Compact Off-board Passive Target-Discriminator
Navy SBIR FY2013.1

Sol No.: Navy SBIR FY2013.1
Topic No.: N131-079
Topic Title: Compact Off-board Passive Target-Discriminator
Proposal No.: N131-079-0634
Firm: Analysis, Design & Diagnostics, Inc.
317 West Forsyth St.
Jacksonville, Florida 32202-4307
Contact: Gary Donoher
Phone: (904) 475-0094
Web Site:
Abstract: Our system concept is based on a number of ultra-low power "remote nodes" that contain: (1) a battery section; (2) a sensor section (3) and electronics section. The remote nodes will automatically detect and classify high value targets to type using AD&D's proven automated detection and classification technology. The remote node will also extract key kinematics such as bearing in azimuth and declination angle, bearing rate, etc. These key kinematics as well as target classification features will be passed via a covert communicate message to the "Master Node." The "Master Node" will correlate target contact information from all nodes and develop a tactical picture based on remote node contacts. By combining bearing and contact data from separate nodes which are holding the same contact, a geographic areas of probability (AOP) of target position will be calculated and passed via a covert communicate message to the remote operator or on scene assets such as patrol aircraft, surface ships, or submarines to facilitate a rapid response and reacquisition of the target for fine localization and prosecution.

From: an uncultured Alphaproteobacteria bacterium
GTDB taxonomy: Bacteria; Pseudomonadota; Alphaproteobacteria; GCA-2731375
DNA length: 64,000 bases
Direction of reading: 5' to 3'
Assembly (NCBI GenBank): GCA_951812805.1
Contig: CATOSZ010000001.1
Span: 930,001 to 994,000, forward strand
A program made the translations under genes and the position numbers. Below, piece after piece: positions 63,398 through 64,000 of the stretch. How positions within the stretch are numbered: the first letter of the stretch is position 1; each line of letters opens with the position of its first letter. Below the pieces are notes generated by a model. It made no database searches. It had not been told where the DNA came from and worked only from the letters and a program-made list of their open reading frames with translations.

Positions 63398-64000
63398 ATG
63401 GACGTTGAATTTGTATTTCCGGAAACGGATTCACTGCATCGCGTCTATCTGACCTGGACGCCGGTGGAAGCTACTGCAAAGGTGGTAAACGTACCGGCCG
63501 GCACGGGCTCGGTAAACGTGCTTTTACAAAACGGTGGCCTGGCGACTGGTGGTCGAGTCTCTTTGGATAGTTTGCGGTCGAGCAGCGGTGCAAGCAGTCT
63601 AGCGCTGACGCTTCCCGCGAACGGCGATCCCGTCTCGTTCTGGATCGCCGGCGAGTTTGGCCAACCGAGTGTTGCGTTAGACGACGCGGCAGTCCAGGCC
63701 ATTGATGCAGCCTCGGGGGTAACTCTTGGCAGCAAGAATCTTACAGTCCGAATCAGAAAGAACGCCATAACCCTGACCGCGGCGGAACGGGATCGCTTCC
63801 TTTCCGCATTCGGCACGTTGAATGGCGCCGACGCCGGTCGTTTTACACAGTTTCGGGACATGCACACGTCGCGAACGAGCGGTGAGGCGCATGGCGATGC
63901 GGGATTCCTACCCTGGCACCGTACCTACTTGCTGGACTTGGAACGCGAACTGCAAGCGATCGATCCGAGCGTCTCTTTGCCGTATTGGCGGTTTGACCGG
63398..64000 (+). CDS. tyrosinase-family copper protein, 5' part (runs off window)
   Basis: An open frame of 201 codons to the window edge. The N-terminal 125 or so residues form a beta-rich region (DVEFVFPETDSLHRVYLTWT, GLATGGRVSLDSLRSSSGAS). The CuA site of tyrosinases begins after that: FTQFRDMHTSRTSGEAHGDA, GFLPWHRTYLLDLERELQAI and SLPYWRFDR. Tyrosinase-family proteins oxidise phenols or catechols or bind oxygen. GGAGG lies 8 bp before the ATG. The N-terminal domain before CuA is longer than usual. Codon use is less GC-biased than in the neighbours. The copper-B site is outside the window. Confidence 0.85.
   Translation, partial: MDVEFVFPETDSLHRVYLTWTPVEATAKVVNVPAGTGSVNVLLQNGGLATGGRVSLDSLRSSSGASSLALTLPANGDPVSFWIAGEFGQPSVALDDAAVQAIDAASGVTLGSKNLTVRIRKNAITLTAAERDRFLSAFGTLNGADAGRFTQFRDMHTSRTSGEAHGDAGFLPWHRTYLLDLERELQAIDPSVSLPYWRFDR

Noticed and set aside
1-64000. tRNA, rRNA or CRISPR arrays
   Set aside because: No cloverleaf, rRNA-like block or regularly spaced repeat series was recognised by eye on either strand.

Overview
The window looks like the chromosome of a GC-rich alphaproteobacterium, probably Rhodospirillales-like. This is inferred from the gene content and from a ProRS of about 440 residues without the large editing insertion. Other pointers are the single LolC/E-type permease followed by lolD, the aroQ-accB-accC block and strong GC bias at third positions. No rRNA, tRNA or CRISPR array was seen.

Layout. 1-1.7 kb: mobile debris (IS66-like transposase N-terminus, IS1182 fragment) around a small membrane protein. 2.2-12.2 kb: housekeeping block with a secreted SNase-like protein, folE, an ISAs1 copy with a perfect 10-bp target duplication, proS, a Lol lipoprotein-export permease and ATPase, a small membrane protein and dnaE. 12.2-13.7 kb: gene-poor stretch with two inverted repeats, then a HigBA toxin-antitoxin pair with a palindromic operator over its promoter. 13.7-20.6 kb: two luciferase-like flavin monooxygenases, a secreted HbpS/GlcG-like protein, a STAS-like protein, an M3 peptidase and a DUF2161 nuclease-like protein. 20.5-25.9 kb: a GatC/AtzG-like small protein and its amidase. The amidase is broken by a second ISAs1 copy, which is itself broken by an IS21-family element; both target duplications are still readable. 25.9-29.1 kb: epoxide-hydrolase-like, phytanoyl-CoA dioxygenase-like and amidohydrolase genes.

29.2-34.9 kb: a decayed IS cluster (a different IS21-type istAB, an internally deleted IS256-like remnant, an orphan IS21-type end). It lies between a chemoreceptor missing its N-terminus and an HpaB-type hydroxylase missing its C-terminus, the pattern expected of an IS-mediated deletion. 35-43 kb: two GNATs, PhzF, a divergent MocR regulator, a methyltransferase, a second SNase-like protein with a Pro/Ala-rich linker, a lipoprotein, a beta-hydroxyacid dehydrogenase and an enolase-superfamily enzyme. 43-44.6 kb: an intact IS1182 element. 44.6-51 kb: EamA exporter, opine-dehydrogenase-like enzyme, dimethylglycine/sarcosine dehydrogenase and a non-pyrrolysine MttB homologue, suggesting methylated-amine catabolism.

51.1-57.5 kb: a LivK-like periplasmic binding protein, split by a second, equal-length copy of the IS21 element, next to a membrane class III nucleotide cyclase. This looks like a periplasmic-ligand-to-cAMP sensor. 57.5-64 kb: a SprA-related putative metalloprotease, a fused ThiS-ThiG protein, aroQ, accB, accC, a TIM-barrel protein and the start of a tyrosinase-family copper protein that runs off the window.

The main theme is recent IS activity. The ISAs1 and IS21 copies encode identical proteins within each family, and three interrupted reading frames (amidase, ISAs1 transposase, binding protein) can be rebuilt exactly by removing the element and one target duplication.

Benefits: The Compact Off-board Passive Target-Discriminator will provide the United States Navy with an unprecedented ASW/remote monitoring capability. The ultra-low power Compact Off-board Passive Target Discriminator will serve as the foundation for a family of sensors which can be readily modified to support various mission types including marine mammal monitoring, the detection and classification of "go-fast" vessels used by the drug cartel or pirates as well as the monitoring of protected fisheries within the U.S exclusive economic zone (EEZ). This technology could be readily modified to support Universities, Research Institutions and the oil and gas industry. Commercialization of a modified product derived from this research and development will be marketed to universities, research institutions and the oil and gas industry. This technology could also be modified to support other government agencies such as the Coast Guard and Homeland Security who are responsible for protecting the homeland.